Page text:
Home Pakistan China China’s Vaccine, TikTok, Pakistan Stock Exchange: Your Tuesday Briefing – The New York Times

China’s Vaccine, TikTok, Pakistan Stock Exchange: Your Tuesday Briefing – The New York Times

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Good morning.

We’re covering developments in China’s vaccine efforts, a conversation about bias against darker skin tones in India and Reddit’s push to limit hate speech.


A coronavirus vaccine candidate has received approval from the Chinese government for use by the country’s military for one year, its maker said on Monday.

CanSino Biologics says it has seen promising results in early trials. The vaccine candidate was jointly developed by the pharmaceutical company and a research institute at China’s Academy of Military Science.

CanSino declined to disclose whether the inoculation of the vaccine candidate is mandatory or optional, citing commercial secrets, according to Reuters.

Context: The CanSino product is one of eight Chinese vaccine candidates approved for human trials. We wrote about the scramble to get treatment off the ground last month.

Here are the latest updates and maps of where the virus has spread.

In other developments:

Credit…Sanjeev Gupta/EPA, via Shutterstock

The global conversation about race spurred by the killing of George Floyd is holding up a mirror to discrimination over skin tones that has been a feature of Indian society for centuries. But that culture is changing.

Last week, Unilever and other major brands said they would remove labels such as “fair,” “white” and “light” from their products, including skin-lightening creams that are popular in India.

And the matchmaking site Shaadi.com decided to remove a filter that allowed people to select partners based on skin tone after facing a backlash from users that began in North America.

Quotable: “Indian preference for lighter skins is a reflection of the successful branding of white skin as superior,” said Deepa Narayan, a commentator on gender issues in India.

Context: India’s colorism — the bias against people of darker skin tones — is partly a product of colonial prejudices. It has been exacerbated by the caste system, regional differences and Bollywood, which often favors lighter-skinned heroes.

Credit…Noah Seelam/AFP — Getty Images

The government banned nearly 60 Chinese mobile apps on Monday, including TikTok, as part of a retaliation for the death of 20 Indian soldiers in a border clash with Chinese troops this month.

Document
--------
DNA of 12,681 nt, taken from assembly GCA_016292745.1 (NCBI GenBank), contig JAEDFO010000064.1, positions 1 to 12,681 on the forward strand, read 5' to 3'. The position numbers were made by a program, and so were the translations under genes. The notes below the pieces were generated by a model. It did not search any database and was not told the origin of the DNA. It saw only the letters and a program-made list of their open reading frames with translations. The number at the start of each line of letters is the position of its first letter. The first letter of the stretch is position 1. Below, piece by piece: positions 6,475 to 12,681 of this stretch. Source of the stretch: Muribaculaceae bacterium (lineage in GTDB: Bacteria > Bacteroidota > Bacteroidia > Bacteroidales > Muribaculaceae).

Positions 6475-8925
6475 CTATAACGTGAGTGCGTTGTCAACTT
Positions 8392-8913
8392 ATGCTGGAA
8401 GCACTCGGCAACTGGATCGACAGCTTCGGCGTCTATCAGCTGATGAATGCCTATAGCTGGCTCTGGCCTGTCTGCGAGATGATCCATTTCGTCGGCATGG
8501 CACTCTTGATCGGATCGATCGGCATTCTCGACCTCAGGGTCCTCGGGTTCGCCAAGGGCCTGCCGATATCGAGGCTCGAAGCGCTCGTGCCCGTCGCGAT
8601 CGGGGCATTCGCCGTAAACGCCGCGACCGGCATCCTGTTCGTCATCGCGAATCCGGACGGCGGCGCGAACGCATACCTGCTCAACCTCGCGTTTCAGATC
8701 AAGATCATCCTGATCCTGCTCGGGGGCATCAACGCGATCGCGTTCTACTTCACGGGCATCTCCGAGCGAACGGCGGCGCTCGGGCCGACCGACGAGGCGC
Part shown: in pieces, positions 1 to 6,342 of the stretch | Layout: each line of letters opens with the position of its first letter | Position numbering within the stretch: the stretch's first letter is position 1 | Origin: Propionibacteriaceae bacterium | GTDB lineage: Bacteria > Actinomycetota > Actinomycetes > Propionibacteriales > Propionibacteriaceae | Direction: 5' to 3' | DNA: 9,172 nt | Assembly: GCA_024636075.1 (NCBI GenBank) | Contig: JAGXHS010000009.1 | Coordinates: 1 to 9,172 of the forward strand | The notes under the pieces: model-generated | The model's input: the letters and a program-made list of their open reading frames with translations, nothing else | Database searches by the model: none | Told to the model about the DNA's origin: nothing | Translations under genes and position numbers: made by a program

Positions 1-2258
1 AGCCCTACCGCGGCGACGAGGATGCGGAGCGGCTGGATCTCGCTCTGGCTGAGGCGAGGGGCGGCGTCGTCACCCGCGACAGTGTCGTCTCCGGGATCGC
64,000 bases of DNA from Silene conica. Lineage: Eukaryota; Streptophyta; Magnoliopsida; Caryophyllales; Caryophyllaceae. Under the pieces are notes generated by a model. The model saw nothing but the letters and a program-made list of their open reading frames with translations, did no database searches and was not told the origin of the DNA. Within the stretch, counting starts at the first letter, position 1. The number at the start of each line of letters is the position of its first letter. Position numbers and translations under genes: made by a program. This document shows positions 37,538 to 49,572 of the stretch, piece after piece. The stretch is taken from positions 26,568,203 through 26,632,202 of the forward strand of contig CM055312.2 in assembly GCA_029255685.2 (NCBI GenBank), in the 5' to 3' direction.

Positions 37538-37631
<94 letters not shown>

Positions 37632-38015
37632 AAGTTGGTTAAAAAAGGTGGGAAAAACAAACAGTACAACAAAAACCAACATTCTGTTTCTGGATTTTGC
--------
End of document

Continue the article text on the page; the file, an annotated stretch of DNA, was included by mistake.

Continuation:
With less military and economic power, India has few options for reprisals against China. One possible target for retaliation is communication and social media companies that are eyeing India’s giant market.

Details: In addition to TikTok, the popular social networking platform, the banned apps include UC Browser, Shareit and Baidu Map.

Credit…Jim Huylebroek for The New York Times

Fatima Khalil joined Afghanistan’s human rights commission at just 24. Born to a family of refugees, she spoke six languages and worked to change women’s place in society and politics.

After she was killed on Saturday in yet another explosion targeting civilians in Kabul, “there was a sense of deflation across the Afghan capital,” our correspondent writes. Fatima embodied the bright promise of an entire generation that is being cut down in blood.

Pakistan Stock Exchange: Gunmen tried to storm Pakistan’s stock exchange in Karachi on Monday, killing three people and wounding several others before security officers shot the attackers. The separatist group Baluchistan Liberation Army claimed responsibility for the attack.

Reddit: The message board website banned its biggest community devoted to President Trump as part of an overhaul of its hate speech policies.

U.S. abortion rights: The Supreme Court struck down a Louisiana law that would have closed abortion clinics, leaving the state with only one.

Bangladesh boat collision: At least 32 people, including three children, died after the passenger boat they were on collided with a ferry and capsized in Dhaka on Monday.

Locusts: More than a half-dozen states in India have been affected by the worst invasion of the insects in more than two decades, and New Delhi has been placed under high alert.